Thirdly, the multinational Missile Technology Control Regime (MTCR), intended to prevent the proliferation of cruise missiles, “must be reformed to distinguish between missiles and civilian UAS,” the report recommends. The U.S. government has already launched a review of the MTCR to ease the export of military UAS, “but we need to work to make sure the guidelines are appropriate to what they are being applied to,” Silver says.

For the AIA, he says, a good outcome from release of the new report would be the creation of an FAA advisory rulemaking committee, or ARC, to make recommendations to the agency on how certification regulations could be changed to enable the development of large commercial UAS.

One possibility, he says, could be to leverage the FAA’s new Part 23 regulations—revamped in 2017 to allow the use of industry-developed consensus standards for certification compliance—to be “built upward” to include large UAS.

The report concludes that almost $150 billion could be spent on large unmanned aircraft in 2018-36. “There is a huge market out there that manufacturers are not talking about publicly, although they are privately,” says Silver. “We wanted to bring it to the attention of legislators and regulators so they can get to work now. The U.S. either leads this market, or we end up playing catch-up to Airbus or China.”

METO Guido
04-29-2018, 06:39 AM
One pilot on flight deck duty, no pilot at all. Fine. But with the maneuvering, navigating and communicating accomplished, what's left? Decision making for one thing. On site accountability. The perception of control. Consider all the verification, confirmation & reassignment of tasking as even minor change forever finds its way into the most impervious flight plan. On a really chitty night, with a terrified cabin or Dr. Dao's evil twin shrieking his lungs out. How does that happen remotely, in a universe of hair triggered, liability pitfalls, when big smoking hulls are broadcast in real time? No bucks, no Buck Rogers. My God, who would eat all those crew meals?

rickair7777
04-29-2018, 10:56 AM
Never said it was happening now, said military is pursuing it.

On the cargo side...

https://www.military.com/defensetech/2017/12/13/marine-corps-shows-drone-helicopter.html

AACUS is designed to deliver vital combat supplies such as ammunition, fuel, food, water and even blood to Marines and other combat troops operating in remote locations that are inaccessible by vehicles and greatly increase the risks to pilots flying resupply missions, Aurora officials said.

"It has a software package that enables it to make mission decisions on its own; it has a suite of sensors that allows it get information from the environment to inform its decision, and it is pushing the envelope on autonomous capabilities," Walter Jones, executive director of the Office of Naval Research, told an audience at the demonstration. "It can navigate to the location, even in a GPS-compromised area; it can determine the best location for a safe landing ... in low-visibility conditions.”

Challenger Aerospace readies newest cargo unmanned aerial vehicle - Defence Blog (http://defence-blog.com/news/challenger-aerospace-readies-newest-cargo-unmanned-aerial-vehicle.html)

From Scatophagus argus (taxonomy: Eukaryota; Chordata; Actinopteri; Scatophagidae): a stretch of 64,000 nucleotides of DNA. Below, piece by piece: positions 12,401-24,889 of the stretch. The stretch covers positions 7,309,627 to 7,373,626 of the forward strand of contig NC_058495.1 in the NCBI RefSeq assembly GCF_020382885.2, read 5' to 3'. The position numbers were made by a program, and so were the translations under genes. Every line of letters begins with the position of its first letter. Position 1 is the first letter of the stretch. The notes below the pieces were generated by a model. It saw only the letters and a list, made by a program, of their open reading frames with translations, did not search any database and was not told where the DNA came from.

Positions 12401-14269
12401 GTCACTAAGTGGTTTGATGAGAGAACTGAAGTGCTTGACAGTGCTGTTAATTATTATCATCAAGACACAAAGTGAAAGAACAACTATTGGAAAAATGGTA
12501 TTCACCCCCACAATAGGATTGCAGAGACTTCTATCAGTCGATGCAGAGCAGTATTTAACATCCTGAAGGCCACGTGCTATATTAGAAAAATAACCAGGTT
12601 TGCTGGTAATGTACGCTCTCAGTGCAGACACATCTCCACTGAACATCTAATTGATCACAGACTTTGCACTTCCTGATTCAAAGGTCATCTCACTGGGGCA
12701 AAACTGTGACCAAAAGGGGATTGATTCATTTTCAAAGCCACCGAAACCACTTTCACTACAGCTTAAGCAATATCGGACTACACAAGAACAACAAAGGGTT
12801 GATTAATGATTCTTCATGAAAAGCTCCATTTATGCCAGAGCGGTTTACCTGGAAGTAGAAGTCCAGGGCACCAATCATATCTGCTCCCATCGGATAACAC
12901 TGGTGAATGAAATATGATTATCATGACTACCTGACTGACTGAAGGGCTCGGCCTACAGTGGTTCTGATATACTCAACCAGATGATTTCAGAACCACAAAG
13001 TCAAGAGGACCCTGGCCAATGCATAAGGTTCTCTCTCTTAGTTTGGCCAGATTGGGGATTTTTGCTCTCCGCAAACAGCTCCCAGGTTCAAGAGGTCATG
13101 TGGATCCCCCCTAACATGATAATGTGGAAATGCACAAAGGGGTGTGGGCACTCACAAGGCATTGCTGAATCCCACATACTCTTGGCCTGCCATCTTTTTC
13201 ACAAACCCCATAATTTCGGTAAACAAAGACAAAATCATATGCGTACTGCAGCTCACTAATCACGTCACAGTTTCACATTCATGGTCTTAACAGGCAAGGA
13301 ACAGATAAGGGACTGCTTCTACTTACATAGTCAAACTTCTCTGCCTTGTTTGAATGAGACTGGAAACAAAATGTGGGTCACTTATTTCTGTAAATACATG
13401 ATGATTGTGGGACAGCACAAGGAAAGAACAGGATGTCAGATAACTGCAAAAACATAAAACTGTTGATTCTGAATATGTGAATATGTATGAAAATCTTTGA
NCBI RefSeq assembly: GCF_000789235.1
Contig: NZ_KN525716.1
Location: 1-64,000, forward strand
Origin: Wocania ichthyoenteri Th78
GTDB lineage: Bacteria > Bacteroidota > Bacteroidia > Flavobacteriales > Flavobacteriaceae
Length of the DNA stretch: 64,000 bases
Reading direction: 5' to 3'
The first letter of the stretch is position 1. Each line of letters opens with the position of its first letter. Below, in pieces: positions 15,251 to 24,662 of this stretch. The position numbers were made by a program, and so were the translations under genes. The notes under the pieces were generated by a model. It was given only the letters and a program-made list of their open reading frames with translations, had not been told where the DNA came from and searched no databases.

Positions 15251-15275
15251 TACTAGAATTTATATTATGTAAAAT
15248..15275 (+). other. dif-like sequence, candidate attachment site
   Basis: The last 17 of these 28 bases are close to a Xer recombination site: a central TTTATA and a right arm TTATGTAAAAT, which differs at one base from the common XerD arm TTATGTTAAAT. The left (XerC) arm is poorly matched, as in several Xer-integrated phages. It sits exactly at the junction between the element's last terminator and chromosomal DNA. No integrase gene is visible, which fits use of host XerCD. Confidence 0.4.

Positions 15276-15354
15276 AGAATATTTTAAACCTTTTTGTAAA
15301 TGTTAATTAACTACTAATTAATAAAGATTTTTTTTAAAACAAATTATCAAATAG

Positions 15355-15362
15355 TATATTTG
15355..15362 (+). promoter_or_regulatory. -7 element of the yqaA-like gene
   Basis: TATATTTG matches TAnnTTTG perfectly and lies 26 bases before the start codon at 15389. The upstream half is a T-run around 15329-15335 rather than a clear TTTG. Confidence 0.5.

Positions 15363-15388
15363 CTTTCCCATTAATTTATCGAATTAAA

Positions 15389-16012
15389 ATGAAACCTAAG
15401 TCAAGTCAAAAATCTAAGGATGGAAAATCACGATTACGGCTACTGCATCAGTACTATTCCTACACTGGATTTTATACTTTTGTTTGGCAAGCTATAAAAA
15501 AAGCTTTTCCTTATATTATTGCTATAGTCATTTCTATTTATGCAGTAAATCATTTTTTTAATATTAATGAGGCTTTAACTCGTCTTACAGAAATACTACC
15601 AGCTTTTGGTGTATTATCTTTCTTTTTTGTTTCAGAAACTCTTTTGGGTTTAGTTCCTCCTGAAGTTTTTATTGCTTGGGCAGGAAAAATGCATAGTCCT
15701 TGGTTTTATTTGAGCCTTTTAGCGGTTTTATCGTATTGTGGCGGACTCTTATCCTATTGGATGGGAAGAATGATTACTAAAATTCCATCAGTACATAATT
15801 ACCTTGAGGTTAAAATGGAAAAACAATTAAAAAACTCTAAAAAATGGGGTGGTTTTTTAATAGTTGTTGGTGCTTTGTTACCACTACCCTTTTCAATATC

“The Titan is an innovative cargo UAV designed for carrying out military transport missions. With a maximum take-off weight of around 3.5 tonnes, the Titan is one of the biggest cargo UAV int the World.”

http://www.militaryaerospace.com/articles/2018/03/uav-marine-corps-ship-based.html

“Marine Corps leaders intend the future MUX unmanned aircraft to have an unrefueled combat radius with payload of 350 to 700 nautical miles; cruise speeds between 200 and 300 knots; time on station of 8 to 12 hours; internal payload capability of 3,000 pounds; external payload capability of 3,000 to 9,000 pounds; ability to operate from ships and austere fields; ability to receive aerial refueling; operate in all weather; and ability to operate in national air space.”

This is where it will happen first, in a combat zone. They can fly on military reservations and in combat, but not in national airspace mixed with other aircraft. Nothing new, preds have been doing this for years.

And fighter side from the Air Force Research Lab...


“Loyal Wingman, or unmanned fighters that can think autonomously, will be sent out alongside F-35 Joint Strike Fighters to scout enemy territory ahead of a strike, or to gather intel for the pilot in the formation. A flight demo is expected sometime in 2022.”

https://www.military.com/defensetech/2018/03/26/air-force-offers-glimpse-6th-gen-fighters-future-flight-suits.html

It doesn't replace fighters, or pilots. It supplements the capability of the fighter. Certainly a small step in the autonomous direction, but it is a very huge gulf away from replacing human pilots in fighters.

rickair7777
04-29-2018, 11:06 AM
AIA: Large Passenger/Cargo UAS Market To Reach $30 Billion By 2036

Feb 26, 2018 Graham Warwick | Aviation Week & Space Technology

The advent of large commercial unmanned aircraft systems (UAS), for cargo and passengers, is closer than most people believe, and legislators and regulators should begin work now to enable their certification and introduction over the next 20 years, says a new report by the Aerospace Industries Association (AIA).

Annual spending on large commercial UAS, now a few hundred million dollars on research and development, is forecast to rise to $4 billion by 2028 and reach almost $30 billion by 2036, forecasts the report by the U.S. trade group and consultancy Avascent.

Growth will be driven by demand from airlines for unmanned cargo and passenger aircraft, with their lower cost of operations, the report projects. This will begin around 2025 with short-haul cargo flights at relatively low altitude over rural areas.

Sensor-carrying large UAS will lead the way, from 2018-24

Short-haul cargo flights in rural areas will follow in 2025-31